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Students were able to stream Tuesday's Philadelphia mayoral debate on NBC and Telemundo.

Credit: Irina Bit-Babik

On Tuesday night, the five Democratic candidates for mayor squared off at the Kimmel Center on NBC10 for the first televised debate of the race.

That is, until former District Attorney Lynne Abraham, 74, collapsed on stage. While fellow candidate state Sen. Anthony H. Williams was answering a question about education funding, Abraham fainted.

She was rushed offstage and brought to a doctor. Moderator Jim Rosenfield later confirmed that Abraham was “doing well” and “resting.” She did not return for the rest of the debate.

Philadelphia Inquirer reporter Claudia Vargas tweeted after the debate that fellow candidate Nelson Diaz spoke with Abraham before she fainted. Abraham allegedly told Diaz that “she hadn’t eaten all day” and was prevented by the doctor from returning to the debate because her “blood pressure was low,” the tweet said.

The remaining four candidates continued discussing topics ranging from personal controversies to the question of education funding sources.

In a telling moment near the end of the debate, all candidates were asked a series of questions with “yes” or “no” answers. The only question that received a uniform “yes” response without qualification or exception was when Rosenfield asked if Philadelphia had a “race-relations problem.”

Rosenfield did not shy away from other hard-hitting subjects, including an awkward question about whether voters could trust former state Sen. Milton Street after his time in federal prison. Street, who was sentenced to 30 months in lockup after failing to pay taxes on close to $3 million in earnings, answered in his typical, irascible style.

“I have a plan that can save your child,” he said. “These other candidates didn’t go to federal prison but they don’t have a plan to save your child.”

Other questions concerned former city councilman Jim Kenney’s often colorful Twitter persona. Kenney had famously tweeted a profanity-laden diatribe about New Jersey Gov. Chris Christie’s support of the Dallas Cowboys football team.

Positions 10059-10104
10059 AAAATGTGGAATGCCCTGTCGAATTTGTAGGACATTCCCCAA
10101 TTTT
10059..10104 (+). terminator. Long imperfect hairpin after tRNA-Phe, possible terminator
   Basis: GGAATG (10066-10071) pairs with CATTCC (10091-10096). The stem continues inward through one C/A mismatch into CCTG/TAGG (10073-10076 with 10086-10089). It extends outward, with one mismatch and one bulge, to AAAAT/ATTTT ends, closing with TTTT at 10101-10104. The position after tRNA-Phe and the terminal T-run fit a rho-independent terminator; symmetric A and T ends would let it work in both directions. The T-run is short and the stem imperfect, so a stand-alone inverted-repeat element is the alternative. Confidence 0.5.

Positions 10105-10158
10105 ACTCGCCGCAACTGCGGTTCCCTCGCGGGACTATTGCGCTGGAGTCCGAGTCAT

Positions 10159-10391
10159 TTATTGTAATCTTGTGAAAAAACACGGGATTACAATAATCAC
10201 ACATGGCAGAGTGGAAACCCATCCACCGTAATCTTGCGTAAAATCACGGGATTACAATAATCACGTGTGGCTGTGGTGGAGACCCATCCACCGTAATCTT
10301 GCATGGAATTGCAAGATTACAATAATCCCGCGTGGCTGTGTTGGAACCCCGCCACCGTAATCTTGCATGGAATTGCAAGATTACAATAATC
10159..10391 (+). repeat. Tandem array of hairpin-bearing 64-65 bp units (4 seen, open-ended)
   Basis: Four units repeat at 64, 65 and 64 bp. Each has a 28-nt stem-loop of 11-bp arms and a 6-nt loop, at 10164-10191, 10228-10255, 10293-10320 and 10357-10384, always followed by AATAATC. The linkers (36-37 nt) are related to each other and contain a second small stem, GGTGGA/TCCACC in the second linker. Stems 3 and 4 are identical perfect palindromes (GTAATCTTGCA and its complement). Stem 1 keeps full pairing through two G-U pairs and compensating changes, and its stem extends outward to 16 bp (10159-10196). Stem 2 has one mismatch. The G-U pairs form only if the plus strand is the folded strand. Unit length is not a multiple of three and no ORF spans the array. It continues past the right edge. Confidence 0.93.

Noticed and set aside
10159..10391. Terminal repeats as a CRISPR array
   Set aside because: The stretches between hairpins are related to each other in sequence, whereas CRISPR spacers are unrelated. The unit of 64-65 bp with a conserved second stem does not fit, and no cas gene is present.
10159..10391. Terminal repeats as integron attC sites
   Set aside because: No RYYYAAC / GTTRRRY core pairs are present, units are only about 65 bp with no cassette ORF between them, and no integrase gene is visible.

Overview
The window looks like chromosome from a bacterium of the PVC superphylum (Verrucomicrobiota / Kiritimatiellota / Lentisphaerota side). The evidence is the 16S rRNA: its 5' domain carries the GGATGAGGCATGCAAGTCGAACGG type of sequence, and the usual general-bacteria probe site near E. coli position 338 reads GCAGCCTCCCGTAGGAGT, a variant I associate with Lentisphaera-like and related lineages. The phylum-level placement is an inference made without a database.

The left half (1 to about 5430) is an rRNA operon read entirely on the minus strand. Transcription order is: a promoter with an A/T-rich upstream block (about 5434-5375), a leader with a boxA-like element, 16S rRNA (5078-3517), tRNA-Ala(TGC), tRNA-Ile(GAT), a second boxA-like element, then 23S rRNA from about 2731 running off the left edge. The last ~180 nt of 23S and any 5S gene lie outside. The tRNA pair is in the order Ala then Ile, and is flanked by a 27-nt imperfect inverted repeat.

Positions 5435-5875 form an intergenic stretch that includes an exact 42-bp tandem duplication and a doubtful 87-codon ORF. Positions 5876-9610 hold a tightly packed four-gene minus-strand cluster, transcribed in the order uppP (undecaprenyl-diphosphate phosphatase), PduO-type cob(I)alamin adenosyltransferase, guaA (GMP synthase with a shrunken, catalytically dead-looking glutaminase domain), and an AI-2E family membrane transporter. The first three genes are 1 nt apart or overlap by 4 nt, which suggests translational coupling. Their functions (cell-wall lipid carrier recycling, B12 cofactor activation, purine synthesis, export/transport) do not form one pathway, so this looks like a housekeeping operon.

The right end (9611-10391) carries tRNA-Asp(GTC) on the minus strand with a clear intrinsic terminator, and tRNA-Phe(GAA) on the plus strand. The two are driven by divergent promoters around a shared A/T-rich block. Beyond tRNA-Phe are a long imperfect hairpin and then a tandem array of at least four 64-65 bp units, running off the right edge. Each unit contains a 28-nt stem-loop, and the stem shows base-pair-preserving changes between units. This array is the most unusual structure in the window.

“Twitter is Twitter. It’s 140 characters of nonsense,” he said.

A tense moment occurred early in the debate when Rosenfield grilled Williams about the supposed “dark money” funding his advertising campaign. On Williams’ behalf, the independent group American Cities purchased $600,000 in TV ads, with more money expected to come in the future. Independent groups can now donate unlimited funds for issue-oriented ads per the Supreme Court’s 2010 ruling in Citizens United v. FEC.

“My money isn’t dark anymore. It’s written about every day,” Williams said. Independent advertising assists other candidates as well. Williams pointed out that Kenney's ads are paid for by "dark money."

Kenney, for his part, pleaded ignorance. “I don’t know who is funding my commercials,” he said.

Other contentious moments centered on the mayor’s role in securing funding for Philadelphia. Some candidates were more optimistic than others.

“Gov. [Tom] Corbett cut everything for Philadelphia from your nose to your toes,” Street said.

Before Abraham fainted, all five candidates on stage rejected Mayor Nutter’s proposed 9.34 percent increase in property taxes. Alternative solutions were a mixed bag of funding options, both recurring and one-time sources. Doug Oliver, for example, urged nonprofits in the city to pay PILOTs, or payments in lieu of taxes — a policy that could affect Penn. Street, on the other hand, suggested an “independent funding source” for public schools be established by the state, despite his lack of faith in Harrisburg’s willingness to give more funds.

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